If this project doesn't exhibit the power of celebrity, I don't know what does. Brad Pitt has been able to bring serious innovation to the Lower Ninth Ward — this cool concept is becoming a serious reality. The Make It Right Project involves some of the most talented architects in the country, and they're building low-income, high-design, sustainable homes. It's incredible.
Today, actually within the last couple hours, Brad Pitt announced more specific plans and designs for his Make It Right NOLA project. Last night, I was looking at their website, but it didn’t have any new announcements. Today, their site is redesigned with all sorts of information. More information to come later tonight, but make sure to sponsor a home and check out the Pink Project. Also, check out this N.Y.Times story on the announcement.
You’ve probably heard of the Tumbleweed Tiny House Company … their houses have been featured in Time, Domino, USA Today, and the New York Times, to name a few publications. The home pictured above is different from their other homes, which have that traditional, A-frame-esque shape. All Tumbleweed homes are sufficiently small, but this home is modern. It’s 400 sf of green modern. The Z-Glass House is a stationary house, meant to be affixed to a foundation. You buy the plans and find a contractor to build it for you (with costs ranging in the $100 – $200 psf range). Or you can build it yourself. Check the layout, too. Such a great looking home, with a kitchen, bedroom, living room, and bathroom, what else do you need? Add a little solar on the roof, or maybe even a Skystream, and call it done.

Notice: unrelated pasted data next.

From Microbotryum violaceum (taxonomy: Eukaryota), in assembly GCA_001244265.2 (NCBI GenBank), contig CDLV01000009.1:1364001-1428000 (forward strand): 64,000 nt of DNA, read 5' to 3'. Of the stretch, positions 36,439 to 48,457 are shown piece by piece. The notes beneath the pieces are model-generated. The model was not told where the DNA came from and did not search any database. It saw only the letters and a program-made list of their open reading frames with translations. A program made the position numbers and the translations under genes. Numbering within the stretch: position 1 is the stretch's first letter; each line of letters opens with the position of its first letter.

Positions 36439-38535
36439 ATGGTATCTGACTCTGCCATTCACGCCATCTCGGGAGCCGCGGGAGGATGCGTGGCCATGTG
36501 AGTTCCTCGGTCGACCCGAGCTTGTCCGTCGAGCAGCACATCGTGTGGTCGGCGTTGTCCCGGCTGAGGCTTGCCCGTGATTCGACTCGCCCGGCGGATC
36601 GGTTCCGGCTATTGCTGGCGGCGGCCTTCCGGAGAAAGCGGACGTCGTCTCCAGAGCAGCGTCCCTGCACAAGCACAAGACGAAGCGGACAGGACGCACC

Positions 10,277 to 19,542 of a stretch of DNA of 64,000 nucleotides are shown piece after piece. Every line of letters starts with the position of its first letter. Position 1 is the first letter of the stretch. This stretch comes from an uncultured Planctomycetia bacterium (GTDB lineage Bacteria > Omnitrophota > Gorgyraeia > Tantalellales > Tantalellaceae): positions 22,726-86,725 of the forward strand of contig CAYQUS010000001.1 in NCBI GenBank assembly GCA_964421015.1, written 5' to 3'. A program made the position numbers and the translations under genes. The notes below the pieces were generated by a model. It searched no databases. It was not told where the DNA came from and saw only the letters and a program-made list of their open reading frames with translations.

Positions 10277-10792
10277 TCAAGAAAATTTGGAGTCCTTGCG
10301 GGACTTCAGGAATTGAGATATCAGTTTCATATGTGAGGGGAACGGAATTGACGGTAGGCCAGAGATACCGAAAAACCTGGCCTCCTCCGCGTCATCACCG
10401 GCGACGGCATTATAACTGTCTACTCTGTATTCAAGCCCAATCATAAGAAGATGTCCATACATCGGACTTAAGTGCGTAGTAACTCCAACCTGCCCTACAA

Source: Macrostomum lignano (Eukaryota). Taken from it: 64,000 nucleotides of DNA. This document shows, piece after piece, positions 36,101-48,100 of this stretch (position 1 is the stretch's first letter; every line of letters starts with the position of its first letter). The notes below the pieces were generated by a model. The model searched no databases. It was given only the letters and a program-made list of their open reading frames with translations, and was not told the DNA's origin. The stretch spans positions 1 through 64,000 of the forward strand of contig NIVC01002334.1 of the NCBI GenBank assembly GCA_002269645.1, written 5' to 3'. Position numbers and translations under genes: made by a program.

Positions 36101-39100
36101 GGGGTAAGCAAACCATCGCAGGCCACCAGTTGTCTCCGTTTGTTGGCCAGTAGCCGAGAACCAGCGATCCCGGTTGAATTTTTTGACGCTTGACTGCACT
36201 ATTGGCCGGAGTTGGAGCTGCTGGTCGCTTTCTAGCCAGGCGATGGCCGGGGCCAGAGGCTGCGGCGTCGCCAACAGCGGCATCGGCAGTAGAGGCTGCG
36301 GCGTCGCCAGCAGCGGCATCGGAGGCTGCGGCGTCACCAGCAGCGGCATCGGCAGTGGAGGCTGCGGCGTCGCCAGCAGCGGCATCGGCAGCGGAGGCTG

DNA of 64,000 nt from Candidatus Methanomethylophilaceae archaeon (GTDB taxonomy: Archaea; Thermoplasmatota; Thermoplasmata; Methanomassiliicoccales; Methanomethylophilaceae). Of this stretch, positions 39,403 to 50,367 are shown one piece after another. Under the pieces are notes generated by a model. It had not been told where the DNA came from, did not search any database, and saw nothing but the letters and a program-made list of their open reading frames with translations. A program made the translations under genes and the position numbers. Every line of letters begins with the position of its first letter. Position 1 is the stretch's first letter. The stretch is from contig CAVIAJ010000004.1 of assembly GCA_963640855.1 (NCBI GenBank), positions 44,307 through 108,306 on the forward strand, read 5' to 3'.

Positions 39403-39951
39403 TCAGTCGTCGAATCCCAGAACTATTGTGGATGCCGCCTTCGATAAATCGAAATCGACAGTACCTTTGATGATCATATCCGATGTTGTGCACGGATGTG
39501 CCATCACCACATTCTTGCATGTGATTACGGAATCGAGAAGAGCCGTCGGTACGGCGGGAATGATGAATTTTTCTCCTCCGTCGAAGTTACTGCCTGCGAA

Cascade Built recently finished construction on Jackson Place Townhomes, a two-unit, urban infill project built to LEED Silver certification (currently only registered). As you can tell, it has that undeniable modern appeal, which is stylishly intertwined with green construction and design. For $485,000, you could walk away with one of these 2 bedroom, 1.75 bath, 1260 sf townhomes. Good design is a like a square footage multiplier — the better the design, the smaller your space requirements.